August 6, 2018

Coordinated Disability Care is at Risk, as Collaboration gives way to Competition in the NDIS

Collaboration and the establishment of networks are vitally important yet are at risk of being compromised as service providers adjust to the National Disability Insurance Scheme (NDIS), says a new report released today by the Centre for Social Impact at UNSW Sydney (CSI UNSW): Competition and collaboration between service providers in the NDIS.

In areas of health and social care such as disability services, providers and professionals need to provide coordinated care for people with complex conditions, irrespective of funding arrangements. This is proving to provide fertile ground for competitive behaviour, and creates a risk that care coordination will be diminished, as collaborative efforts cannot be factored into personalised budgets, and are therefore no longer funded.

Associate Professor Gemma Carey, Research Director at CSI UNSW and report author said: “Trust and information sharing are integral to many collaborative arrangements and critical for high performing service providers. Yet competition can have the effect of reducing cooperation and trust between organisations. As service providers in our study identified, sharing information has the potential to reduce an organisation’s competitive edge and viability. This has the potential to significantly impact not only the way care is coordinated, but the quality of care that the individual receives.”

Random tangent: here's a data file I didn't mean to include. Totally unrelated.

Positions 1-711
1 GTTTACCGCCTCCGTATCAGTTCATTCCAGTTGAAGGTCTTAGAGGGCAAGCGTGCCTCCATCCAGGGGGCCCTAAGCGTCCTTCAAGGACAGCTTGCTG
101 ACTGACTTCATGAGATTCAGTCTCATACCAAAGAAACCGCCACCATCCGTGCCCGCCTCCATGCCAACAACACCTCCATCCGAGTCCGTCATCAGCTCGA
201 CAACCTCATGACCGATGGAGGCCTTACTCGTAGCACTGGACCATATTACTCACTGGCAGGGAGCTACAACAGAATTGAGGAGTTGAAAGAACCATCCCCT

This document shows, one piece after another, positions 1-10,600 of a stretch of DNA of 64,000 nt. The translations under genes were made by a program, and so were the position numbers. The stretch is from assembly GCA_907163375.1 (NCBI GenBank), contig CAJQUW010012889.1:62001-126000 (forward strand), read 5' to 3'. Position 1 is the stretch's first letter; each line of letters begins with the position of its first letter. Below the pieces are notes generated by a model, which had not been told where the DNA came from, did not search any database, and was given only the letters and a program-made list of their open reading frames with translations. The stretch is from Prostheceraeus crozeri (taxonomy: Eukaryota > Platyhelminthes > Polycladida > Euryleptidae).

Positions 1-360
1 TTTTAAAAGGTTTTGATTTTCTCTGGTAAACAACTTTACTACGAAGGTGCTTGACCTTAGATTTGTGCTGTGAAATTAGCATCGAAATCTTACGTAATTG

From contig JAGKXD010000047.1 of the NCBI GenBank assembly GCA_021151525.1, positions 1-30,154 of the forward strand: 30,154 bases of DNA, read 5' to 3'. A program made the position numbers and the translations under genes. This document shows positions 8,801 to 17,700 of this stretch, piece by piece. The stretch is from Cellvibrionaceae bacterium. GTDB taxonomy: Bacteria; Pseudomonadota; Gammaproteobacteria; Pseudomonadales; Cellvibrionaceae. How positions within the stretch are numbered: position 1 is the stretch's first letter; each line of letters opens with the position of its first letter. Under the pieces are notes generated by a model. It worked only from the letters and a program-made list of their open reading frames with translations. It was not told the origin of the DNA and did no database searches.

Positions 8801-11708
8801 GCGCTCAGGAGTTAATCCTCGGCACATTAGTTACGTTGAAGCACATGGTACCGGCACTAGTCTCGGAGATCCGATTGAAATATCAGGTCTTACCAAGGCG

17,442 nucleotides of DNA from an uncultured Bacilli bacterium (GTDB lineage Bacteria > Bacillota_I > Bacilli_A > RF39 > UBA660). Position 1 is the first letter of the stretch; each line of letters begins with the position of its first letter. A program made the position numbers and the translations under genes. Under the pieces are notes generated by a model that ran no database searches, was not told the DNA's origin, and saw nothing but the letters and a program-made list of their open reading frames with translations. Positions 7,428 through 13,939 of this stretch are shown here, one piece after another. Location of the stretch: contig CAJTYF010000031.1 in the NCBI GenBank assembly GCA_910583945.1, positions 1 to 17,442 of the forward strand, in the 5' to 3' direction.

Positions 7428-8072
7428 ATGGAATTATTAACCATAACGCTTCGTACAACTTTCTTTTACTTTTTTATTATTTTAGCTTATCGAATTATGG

In the disability sector care co-ordination refers to the communication that happens between service providers, carers and people with disability about care for a particular person, for example between a home care provider and a daily care provider that facilitates community development activities such as taking a walk, going to see a movie or gardening.

As the NDIS is rolled out, we need to understand the impact that introducing a market based competitive environment may have on collaboration and collegiately between service providers and the flow on effects for people with a disability and their families.

This report aims to address that gap, and is part of a broader program of work on the implementation of the National Disability Insurance Scheme.

The report can be found online at http://www.csi.edu.au/research/project/competition-and-collaboration-between-service-providers-ndis/

 

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